I wonder how we are to achieve our climate change commitments without more green taxes. However, that is speculation as regards the future. For now, we can only praise the Government for the way in which they have tackled this crisis. I sympathise with what the noble Lord, Lord Skidelsky, said. We may find that we have to do more by way of reflation than we have allowed for in our plans, as Mr Obama is planning to do. However, we have made an excellent start.
My Lords, I am grateful to the Secretary of State for introducing the debate.
The Government would have us believe that this financial crisis is global or supranational and that they have no responsibility at all for its creation or for the fact that the cupboard is bare at the onset of the crisis. On the other hand, the Government are prematurely trying to take the credit for solving the crisis by taking decisive action earlier than others and by creating the model for rescuing financial institutions which has now been followed by others around the world.
It is true that the financial crisis is global. However, London is the most important financial centre in the world and financial services account for a significantly greater proportion of GDP than is the case in all the other leading economies. Financial markets are now largely global. The Government, by their own profligacy during the boom years, set an example that was unfortunately followed by the banks. They inherited a healthy and improving economy in 1997 but have borrowed too much and spent it all during the good years.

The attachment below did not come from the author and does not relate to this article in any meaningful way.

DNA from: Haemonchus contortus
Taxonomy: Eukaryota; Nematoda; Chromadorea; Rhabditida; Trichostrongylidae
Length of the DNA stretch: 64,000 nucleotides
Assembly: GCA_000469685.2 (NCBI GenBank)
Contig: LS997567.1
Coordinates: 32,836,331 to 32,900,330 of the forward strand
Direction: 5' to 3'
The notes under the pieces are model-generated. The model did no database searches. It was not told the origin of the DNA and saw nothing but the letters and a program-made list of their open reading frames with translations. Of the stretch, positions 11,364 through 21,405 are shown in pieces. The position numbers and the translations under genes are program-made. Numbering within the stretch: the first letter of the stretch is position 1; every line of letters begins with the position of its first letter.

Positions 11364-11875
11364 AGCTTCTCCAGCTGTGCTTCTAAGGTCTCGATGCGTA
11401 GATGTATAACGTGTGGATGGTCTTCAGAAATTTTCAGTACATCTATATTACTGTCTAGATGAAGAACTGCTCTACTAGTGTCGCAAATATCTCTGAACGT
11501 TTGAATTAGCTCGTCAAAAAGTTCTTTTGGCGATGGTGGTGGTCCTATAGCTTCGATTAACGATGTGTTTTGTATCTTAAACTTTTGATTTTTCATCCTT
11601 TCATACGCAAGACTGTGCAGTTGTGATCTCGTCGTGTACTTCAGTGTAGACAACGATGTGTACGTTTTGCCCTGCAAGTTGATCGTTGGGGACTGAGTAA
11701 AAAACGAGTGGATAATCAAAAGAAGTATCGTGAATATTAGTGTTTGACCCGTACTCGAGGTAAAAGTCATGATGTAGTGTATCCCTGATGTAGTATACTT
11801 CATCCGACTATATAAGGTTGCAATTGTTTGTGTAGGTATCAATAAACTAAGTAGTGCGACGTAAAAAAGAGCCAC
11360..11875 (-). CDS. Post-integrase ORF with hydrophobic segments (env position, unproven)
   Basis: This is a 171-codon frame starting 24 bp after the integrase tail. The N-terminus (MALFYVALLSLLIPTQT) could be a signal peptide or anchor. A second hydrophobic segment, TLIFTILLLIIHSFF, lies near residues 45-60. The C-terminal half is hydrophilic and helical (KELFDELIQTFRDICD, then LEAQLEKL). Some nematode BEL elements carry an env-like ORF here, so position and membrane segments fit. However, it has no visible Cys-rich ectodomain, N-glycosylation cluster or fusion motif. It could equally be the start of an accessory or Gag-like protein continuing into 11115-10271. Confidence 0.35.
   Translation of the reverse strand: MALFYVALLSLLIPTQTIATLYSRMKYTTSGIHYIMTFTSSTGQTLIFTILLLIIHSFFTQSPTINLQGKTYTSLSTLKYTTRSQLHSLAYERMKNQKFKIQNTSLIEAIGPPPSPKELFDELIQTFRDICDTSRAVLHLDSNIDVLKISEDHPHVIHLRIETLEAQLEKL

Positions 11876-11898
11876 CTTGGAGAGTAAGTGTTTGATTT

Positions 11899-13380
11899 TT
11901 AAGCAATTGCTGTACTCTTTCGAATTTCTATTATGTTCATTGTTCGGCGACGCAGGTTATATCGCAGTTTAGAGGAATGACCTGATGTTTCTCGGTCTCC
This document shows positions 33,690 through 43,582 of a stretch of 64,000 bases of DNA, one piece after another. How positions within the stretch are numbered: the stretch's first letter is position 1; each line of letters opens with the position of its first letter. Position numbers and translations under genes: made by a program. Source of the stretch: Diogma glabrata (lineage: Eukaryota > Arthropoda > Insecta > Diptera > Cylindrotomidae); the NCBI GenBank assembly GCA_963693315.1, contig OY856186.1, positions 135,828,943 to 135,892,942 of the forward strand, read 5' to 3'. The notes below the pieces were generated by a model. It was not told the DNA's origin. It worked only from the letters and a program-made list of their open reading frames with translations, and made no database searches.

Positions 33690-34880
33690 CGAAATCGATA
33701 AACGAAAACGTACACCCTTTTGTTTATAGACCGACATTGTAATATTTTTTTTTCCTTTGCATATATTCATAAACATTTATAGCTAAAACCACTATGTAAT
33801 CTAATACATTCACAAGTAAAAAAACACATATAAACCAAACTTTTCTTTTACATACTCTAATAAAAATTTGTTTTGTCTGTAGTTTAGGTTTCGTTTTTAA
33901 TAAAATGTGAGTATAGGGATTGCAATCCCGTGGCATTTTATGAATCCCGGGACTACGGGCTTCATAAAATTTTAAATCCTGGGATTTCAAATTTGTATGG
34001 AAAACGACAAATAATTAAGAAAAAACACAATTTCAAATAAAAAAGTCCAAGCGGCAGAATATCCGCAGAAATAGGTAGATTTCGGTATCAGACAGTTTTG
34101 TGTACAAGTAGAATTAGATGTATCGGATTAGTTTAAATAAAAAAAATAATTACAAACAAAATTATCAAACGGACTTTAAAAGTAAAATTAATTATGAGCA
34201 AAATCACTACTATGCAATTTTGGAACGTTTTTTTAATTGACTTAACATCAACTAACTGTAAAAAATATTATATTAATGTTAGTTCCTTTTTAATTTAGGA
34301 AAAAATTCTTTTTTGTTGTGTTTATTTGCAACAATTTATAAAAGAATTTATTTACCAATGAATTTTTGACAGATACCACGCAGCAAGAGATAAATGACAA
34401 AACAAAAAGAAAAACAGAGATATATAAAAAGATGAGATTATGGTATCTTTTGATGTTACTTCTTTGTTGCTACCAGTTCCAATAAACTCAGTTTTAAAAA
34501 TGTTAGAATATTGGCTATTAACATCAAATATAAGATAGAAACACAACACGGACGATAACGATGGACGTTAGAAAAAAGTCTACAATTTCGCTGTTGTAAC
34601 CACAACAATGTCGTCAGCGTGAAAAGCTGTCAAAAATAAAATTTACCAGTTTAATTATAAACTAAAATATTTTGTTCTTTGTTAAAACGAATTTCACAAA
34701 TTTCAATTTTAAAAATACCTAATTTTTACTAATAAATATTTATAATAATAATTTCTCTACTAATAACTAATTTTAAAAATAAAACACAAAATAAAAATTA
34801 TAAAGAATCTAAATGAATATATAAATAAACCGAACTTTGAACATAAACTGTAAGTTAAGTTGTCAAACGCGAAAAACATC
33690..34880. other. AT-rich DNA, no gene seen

The gracious Speech acknowledges that the strength of the financial sector is vital to the future vibrancy of the economy and says that the Banking Bill will ensure fairer and more secure protection for bank depositors and improve the resilience of the financial sector. It is true that the Government did move, perhaps belatedly, but decisively, to recapitalise the banks. Will the Minister explain why the Government needed to be quite so vindictive and punitive towards the banks in the detail of the measures that they have adopted, which are harsher and more demanding than the equivalent measures adopted by other countries in various ways?
The Government have said that they will not act directly as a hands-on shareholder. In that case, why did they insist on taking such a large proportion of their shareholding as ordinary shares? Indeed, why did they not provide most, or even the whole, of the recapitalisation package in the form of preference shares, thus avoiding dilution of ordinary shareholders?